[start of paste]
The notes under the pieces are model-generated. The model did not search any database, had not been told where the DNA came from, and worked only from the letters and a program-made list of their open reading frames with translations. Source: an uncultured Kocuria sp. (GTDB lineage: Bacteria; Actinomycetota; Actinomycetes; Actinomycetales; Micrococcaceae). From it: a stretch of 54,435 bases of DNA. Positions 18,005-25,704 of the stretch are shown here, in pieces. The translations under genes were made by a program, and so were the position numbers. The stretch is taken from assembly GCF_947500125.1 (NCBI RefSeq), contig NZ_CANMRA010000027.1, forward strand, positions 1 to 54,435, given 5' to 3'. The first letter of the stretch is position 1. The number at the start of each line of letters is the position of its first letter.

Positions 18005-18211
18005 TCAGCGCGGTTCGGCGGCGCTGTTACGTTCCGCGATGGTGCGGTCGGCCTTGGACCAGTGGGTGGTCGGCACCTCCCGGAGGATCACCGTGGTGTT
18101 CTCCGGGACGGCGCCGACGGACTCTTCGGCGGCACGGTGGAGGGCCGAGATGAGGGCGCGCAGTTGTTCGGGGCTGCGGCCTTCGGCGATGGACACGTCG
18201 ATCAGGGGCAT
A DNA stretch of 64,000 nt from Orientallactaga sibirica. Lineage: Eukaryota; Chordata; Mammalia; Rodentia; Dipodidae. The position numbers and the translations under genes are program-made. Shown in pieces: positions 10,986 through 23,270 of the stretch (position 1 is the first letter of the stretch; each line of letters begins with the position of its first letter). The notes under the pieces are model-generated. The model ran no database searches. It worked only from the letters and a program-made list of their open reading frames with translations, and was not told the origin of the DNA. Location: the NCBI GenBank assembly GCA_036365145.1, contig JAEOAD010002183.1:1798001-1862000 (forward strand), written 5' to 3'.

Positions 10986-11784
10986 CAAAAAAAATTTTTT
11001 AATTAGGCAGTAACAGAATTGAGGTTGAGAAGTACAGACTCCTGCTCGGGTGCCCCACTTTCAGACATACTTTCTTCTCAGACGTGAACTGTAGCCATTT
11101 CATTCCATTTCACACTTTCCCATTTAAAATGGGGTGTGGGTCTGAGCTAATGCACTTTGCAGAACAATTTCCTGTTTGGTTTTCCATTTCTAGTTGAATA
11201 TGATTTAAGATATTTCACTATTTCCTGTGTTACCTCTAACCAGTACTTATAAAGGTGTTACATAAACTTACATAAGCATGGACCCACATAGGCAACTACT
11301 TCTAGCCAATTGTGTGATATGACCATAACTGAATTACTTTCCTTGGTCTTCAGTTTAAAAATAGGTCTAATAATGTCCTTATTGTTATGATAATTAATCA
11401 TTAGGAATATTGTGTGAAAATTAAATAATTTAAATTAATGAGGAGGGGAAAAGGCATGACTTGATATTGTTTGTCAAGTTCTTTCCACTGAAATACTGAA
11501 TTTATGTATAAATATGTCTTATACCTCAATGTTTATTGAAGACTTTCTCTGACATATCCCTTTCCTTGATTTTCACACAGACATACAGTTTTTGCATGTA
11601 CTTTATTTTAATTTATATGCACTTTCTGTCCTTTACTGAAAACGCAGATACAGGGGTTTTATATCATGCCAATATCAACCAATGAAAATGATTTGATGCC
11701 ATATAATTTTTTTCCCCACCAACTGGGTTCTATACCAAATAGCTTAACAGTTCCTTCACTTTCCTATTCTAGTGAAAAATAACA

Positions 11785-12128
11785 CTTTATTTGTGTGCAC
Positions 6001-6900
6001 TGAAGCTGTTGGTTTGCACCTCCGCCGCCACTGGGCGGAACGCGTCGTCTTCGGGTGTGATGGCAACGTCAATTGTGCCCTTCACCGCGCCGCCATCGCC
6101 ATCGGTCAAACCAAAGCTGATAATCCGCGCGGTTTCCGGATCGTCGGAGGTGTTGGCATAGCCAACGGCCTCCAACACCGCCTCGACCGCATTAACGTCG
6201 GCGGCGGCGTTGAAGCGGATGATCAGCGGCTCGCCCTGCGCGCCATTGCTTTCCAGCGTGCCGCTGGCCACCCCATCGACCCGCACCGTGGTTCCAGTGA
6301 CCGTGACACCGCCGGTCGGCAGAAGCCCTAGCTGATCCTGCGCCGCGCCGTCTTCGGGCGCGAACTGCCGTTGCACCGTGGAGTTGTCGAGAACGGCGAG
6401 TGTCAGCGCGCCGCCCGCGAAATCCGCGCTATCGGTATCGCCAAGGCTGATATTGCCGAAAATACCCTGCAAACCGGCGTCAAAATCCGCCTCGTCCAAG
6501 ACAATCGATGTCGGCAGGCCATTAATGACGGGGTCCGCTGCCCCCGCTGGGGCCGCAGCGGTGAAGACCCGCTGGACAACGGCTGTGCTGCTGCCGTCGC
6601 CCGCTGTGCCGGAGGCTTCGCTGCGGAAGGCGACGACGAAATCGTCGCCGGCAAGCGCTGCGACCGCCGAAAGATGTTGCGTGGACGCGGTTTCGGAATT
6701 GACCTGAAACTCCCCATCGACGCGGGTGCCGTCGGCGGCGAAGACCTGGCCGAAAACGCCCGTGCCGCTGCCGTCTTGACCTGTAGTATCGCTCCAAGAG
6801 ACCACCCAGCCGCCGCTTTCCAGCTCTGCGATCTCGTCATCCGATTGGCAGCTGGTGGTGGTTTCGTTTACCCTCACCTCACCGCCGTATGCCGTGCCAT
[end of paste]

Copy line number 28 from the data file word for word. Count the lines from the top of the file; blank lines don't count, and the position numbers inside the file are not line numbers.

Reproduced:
6801 ACCACCCAGCCGCCGCTTTCCAGCTCTGCGATCTCGTCATCCGATTGGCAGCTGGTGGTGGTTTCGTTTACCCTCACCTCACCGCCGTATGCCGTGCCAT